Comparison of outcome data for screen-detected and symptomatic breast cancers diagnosed in the West Midlands region in 2002
© BioMed Central 2006
Published: 10 July 2006
Annually since 1996, screen-detected breast cancers within the NHS Breast Screening Programme have been audited at a national level.
The Breast Cancer Clinical Outcome Measures (BCCOM) Project aims to conduct a similar audit for symptomatic breast cancers. The first round of the BCCOM Project audited cancers diagnosed in 2002. For the West Midlands region, the 949 cases included in the national audit of screen-detected breast cancers and the 2,504 symptomatic cases included in the BCCOM Project were compared.
Non-invasive breast cancers formed 5% of the symptomatic cohort, compared with 23% for screening. Symptomatic cancers were larger (mean size 24.5 mm vs 16.6 mm) and more likely to be node-positive (42.7% vs 27.5%). Forty per cent of the symptomatic breast cancers had mastectomy compared with 27% of the screen-detected cohort, and small (diameter <15 mm) invasive symptomatic cancers were more likely to receive a mastectomy than comparable screening cases (31% vs 16%).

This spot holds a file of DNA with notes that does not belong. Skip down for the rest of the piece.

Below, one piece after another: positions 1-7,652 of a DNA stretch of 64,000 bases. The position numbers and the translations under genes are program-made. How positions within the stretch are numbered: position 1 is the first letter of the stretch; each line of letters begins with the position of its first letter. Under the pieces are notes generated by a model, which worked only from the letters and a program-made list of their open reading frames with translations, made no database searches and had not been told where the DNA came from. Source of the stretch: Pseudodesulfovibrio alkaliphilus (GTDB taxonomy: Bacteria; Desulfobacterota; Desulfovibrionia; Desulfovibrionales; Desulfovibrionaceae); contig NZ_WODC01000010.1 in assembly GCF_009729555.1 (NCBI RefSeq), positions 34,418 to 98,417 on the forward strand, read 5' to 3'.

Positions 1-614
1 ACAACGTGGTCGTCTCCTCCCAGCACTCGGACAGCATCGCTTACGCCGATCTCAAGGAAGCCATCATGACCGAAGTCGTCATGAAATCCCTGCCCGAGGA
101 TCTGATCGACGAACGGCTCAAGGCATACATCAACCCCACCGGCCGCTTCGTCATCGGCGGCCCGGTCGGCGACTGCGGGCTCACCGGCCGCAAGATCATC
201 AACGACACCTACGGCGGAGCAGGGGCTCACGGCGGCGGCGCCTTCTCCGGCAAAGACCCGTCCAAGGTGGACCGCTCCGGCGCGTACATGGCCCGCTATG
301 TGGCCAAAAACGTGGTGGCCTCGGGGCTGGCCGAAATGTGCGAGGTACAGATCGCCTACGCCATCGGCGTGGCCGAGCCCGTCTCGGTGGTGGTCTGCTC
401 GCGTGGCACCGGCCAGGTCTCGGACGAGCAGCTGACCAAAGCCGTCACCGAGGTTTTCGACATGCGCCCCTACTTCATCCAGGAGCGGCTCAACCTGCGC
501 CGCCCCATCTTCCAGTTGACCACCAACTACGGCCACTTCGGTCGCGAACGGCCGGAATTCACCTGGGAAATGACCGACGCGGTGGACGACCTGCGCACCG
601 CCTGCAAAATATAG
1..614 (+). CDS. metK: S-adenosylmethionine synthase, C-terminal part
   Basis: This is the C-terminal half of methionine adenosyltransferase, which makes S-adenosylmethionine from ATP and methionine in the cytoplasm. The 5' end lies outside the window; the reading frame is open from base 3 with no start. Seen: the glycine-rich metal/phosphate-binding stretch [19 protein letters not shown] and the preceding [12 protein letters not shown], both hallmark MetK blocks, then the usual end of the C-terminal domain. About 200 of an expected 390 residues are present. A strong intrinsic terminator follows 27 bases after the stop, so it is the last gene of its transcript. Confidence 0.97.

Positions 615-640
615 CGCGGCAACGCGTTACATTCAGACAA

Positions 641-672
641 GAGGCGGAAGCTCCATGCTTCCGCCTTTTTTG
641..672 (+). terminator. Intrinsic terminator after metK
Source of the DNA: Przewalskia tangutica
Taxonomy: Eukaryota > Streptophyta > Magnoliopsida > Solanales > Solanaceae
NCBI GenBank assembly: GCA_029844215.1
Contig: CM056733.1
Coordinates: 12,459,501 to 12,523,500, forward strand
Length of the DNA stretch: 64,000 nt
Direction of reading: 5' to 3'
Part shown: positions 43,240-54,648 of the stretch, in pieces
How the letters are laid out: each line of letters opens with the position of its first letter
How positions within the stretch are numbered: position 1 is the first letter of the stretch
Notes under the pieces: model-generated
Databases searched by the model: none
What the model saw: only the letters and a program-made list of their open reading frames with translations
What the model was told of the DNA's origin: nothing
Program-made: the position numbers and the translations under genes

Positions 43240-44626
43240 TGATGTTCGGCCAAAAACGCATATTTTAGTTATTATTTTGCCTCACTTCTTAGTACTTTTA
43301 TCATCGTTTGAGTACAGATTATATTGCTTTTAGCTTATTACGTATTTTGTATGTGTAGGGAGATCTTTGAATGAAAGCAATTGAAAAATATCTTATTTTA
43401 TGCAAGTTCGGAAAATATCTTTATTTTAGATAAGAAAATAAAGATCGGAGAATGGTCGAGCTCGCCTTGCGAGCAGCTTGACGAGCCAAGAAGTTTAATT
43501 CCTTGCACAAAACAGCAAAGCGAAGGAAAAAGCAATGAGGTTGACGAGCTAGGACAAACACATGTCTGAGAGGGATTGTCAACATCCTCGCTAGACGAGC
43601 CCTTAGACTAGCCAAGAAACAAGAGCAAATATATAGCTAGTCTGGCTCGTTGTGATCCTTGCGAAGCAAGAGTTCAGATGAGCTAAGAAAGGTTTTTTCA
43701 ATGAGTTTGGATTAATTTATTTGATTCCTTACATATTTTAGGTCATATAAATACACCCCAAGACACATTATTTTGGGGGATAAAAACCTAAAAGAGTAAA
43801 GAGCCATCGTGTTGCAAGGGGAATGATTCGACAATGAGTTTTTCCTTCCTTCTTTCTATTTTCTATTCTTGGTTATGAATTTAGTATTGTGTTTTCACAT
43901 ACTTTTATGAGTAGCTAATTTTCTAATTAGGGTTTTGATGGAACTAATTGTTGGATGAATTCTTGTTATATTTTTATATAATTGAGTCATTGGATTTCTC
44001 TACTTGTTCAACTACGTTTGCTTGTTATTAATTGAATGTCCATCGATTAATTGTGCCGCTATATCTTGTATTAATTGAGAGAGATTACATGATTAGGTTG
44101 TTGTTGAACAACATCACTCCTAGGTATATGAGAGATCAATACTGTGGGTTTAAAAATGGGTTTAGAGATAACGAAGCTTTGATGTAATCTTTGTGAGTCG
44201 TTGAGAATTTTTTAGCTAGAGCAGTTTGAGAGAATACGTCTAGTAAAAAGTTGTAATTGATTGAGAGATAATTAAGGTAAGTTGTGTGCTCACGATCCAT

For invasive cancers with a known Nottingham Prognostic Index score, 20% of the symptomatic cancers fell into the excellent and good prognostic groups compared with 58% of screen-detected cancers. For women aged under 65, the proportion with screen-detected cancers receiving chemotherapy was lower than those with symptomatic cancer (20% vs 36%). Screening cases were also less likely to receive radiotherapy (48% vs 63%).